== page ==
Offering amnesty for those who find themselves in this situation is not a new practice in Villa Rica, but it is the first time the police department has done it since 2010. Past amnesty months have helped clear between two and three dozen warrants off the books.
Under the amnesty program, those facing a failure to appear warrant can come to the police department at any time day or night and pay their infraction fine and the $200 warrant fee will be waived for each outstanding warrant. Only warrants issued through the municipal court for failure to appear for such infractions as traffic charges, suspended driver’s license, shoplifting or misdemeanor marijuana are covered.
In addition to facing arrest due to an outstanding warrant, those who fail to appear also have their driver’s license suspended by the state at the request of the police department. Paying the fine during amnesty month not only allows the defendant to save money, but they’ll get their license back as well after paying a reinstatement fee.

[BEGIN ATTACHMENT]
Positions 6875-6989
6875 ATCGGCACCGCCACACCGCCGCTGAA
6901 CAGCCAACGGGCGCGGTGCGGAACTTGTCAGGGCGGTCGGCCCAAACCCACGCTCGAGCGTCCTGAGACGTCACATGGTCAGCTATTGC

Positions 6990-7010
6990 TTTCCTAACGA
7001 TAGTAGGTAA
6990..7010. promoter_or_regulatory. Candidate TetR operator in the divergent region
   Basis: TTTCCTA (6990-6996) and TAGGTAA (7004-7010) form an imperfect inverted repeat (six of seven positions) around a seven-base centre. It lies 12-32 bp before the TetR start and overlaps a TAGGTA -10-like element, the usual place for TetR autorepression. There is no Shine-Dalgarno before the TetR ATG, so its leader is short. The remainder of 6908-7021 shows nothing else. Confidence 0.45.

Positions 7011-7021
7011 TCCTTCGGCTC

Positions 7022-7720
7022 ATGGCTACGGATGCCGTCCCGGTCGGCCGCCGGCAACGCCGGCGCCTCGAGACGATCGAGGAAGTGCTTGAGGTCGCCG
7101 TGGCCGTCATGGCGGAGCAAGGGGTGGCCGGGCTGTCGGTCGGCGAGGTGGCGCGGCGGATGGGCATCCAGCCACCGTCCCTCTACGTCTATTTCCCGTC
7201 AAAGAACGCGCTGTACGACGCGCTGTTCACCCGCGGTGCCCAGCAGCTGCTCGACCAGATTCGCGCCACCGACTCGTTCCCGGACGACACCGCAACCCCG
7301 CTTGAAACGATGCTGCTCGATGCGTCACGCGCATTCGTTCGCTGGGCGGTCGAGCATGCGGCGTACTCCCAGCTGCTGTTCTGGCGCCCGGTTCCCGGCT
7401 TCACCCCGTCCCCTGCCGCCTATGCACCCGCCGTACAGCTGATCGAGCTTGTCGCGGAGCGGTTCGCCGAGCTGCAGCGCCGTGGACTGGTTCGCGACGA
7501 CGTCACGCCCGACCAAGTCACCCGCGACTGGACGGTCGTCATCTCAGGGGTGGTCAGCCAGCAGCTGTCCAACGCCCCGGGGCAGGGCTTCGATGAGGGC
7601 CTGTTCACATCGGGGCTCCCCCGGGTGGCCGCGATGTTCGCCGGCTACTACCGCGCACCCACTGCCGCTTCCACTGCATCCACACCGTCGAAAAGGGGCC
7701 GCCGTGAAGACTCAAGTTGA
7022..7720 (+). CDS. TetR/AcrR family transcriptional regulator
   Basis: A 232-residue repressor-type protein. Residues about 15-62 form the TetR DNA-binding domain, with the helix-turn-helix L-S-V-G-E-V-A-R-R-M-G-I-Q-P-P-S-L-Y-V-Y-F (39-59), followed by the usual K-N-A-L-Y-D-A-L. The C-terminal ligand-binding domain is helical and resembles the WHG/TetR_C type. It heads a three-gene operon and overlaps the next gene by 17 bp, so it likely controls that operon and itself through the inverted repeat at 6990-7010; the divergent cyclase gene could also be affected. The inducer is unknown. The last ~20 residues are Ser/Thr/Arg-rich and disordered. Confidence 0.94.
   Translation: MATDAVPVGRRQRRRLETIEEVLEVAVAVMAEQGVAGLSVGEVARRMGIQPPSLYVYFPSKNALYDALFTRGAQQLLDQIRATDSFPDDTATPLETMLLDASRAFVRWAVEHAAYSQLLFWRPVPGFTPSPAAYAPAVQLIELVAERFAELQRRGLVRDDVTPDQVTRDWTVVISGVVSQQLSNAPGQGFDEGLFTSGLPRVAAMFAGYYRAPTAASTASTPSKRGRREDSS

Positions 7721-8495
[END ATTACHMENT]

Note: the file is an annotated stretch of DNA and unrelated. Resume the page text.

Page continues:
“We’ll waive the warrant fee and then the warrant will be recalled and they’ll be issued paperwork to get their driver’s license reinstated,” Court Clerk Amanda Honea said.
The police department has more than 300 outstanding failure to appear warrants and they were all recently sent postcards informing them of the opportunity to clear those warrants during the amnesty month. However, only about 10 percent have taken the department up on the offer in the past.
“It’s a win-win because we can help the citizens by getting this cleared up and off their record, and at the same time we can clear these warrants,” Police Chief Michael Mansour said. “They’re very popular. The average warrant cost is $200, so with that being waived they’re saving that $200 by only have to pay the ticket.”
One amnesty month ends, the police department plans to step up efforts to clear the warrants still on the books. Those who haven’t cleared their warrants are subject to arrest. Even though amnesty is offered for an entire month, it would be prudent for those with an outstanding warrant to come forward early because if they are stopped for another violation or police come to their house and its discovered they have an outstanding warrant the fee will not be waived.
“This amnesty is only if they come to us to clear it up,” Mansour said. “After the month of May we’re going to actively start seeking these people and try to serve warrants on them. This is a one-time deal where they need to get it done.”
The fines can be paid at the Villa Rica Police Department on Main Street with a check, money order, cash, or by Visa, Discovery or Master Card credit cards.
Anyone with questions regarding the program and whether they’re eligible can contact Honea at 678-840-1318.